Crowns are made for several reasons: to protect a tooth if it is in danger of breaking from either a large cavity, already broken or because it has been treated with a root canal. To further explain the last point, when a tooth undergoes a root canal, it loses its nutrition, blood supply and hydration as a result becoming brittle. Now if you continue to chew on a tooth that is brittle it will eventually break, most of the time on something soft such as bread, lettuce and even a banana! Why? Imagine a paperclip. Have you ever tried to bend one? The first time you bend it can be tough, but every subsequent bend becomes easier and easier till you can pretty much blow it off. Crowns can also be done for cosmetic reasons such as to permanently change the color, shape or size of the tooth. We provide many types of crowns, each catered to your situation. There are special crowns for people who grind their teeth, people with metal allergies and some with gold substrates which the body tolerates the best.
Composite or “tooth colored” fillings have evolved quite a bit over the past 20 years to become a reliable option when deciding what material to use when restoring a tooth. With that said, every composite that enters dentistry will always be compared to amalgam or “silver” fillings. Why? Because amalgam lasts. I have seen many instances where a patient has had a silver filling for over 30 years. The newer generation of composites haven’t been around long enough to prove their longevity. We will discuss which is the best for you when the time comes.
Sometimes a cavity gets so big that a filling or a crown isn’t enough to fully restore the tooth and the damaged nerve must be removed in order to save the tooth. There is nothing special to prepare for from the patients point of view, it is like a 90 minute (more or less) appointment that is similar to getting a filling done.
If you are missing a tooth (or several), one option that may be available to you is a bridge. Like the illustration to the right shows, a bridge here replaces a missing lower right molar by cementing 3 crowns attached to each other. There are many options available to you in terms of material, each particularly suited for a situation much like crowns.
Dental implants are the best option for replacing missing teeth because if they are taken care of properly, they will last a very long time. More importantly, as compared to a bridge like in the picture above, the adjacent teeth to the missing tooth does not need to be shaved down to accommodate for the bridge. To the right, you can see the patient was missing two front teeth and was replaced with two implants.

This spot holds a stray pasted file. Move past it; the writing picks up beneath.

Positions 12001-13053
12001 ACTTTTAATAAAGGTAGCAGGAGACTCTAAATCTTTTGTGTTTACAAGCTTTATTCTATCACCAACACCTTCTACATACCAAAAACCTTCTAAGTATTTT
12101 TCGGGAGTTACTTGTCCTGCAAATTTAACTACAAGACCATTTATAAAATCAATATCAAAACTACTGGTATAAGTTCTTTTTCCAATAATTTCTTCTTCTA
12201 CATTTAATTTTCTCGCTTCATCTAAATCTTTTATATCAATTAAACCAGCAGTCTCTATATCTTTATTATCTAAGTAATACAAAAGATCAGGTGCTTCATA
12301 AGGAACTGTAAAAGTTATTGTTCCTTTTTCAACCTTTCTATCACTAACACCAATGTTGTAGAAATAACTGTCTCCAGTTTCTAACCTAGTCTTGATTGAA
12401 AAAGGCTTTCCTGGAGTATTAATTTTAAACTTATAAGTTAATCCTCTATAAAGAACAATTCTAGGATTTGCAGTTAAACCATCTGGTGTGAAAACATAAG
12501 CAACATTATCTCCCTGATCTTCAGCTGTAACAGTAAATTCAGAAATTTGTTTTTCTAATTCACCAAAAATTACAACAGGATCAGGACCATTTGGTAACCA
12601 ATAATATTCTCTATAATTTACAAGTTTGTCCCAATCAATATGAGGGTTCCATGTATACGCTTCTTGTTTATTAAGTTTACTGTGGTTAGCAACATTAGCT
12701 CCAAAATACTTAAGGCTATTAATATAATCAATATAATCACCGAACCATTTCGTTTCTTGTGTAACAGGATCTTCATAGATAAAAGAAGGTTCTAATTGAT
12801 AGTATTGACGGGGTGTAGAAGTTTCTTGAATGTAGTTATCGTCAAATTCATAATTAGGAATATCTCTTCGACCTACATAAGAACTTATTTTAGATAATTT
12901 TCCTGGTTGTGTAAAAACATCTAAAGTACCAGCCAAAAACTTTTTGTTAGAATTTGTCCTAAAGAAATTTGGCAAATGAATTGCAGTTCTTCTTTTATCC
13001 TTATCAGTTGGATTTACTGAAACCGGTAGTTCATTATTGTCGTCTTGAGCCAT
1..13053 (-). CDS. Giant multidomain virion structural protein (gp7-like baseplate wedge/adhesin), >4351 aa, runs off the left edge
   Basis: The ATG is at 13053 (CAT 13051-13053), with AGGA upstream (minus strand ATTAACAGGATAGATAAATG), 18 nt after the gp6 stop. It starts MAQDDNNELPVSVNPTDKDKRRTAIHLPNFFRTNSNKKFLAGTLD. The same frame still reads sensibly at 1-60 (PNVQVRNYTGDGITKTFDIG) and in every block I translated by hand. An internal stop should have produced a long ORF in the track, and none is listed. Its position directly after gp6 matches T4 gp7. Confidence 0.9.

Complete and Partial Dentures
Dentures are a wonderful and affordable option for those who are missing one, a few or all their teeth. If someone is missing all their teeth, they would need a complete denture to replace them. Complete upper dentures work by covering the whole palate and thereby creating an air-tight suction (much like a rubber suction cup on glass) to stay on. Lower dentures work similarly in that they cover the lower jaw but patients have a tendency of having some trouble adjusting to them in the beginning. The reason for this is due to the anatomy of the jaw doesn’t allow us to attain any suction. In addition, the lower jaw is constantly moving when we talk, chew and swallow. Occasionally some adhesive, such as Sea-Bond, Poligrip or Fixodent, is needed to help. One thing to help with complete lower dentures is to make it in adjunct to two implants, thereby snapping over it. They are called overdentures (a picture is provided to the right) and patients really love this.
Partial dentures come in a few varieties but their purpose is the same: to replace some teeth and allow you to eat and look better. Partial dentures can be made with a metal base or with a flexible plastic base. Some patients choose to get the flexible partial because it doesn’t leave the metallic aftertaste and it is a lot more natural looking since the clasps or “hooks” are in pink plastic and blend in with gums better than the metal clasps.
Last, but certainly not least, to answer our most popular question: yes, we do offer tooth whitening and in three different ways. We have one option with pre-loaded whitening trays like the products found in pharmacies but at professional strength. Typically worn once a day for one hour, results are usually seen in as little as five days. For whiter results we offer a stronger take home option where we make custom made trays for your mouth and results are seen in as many days.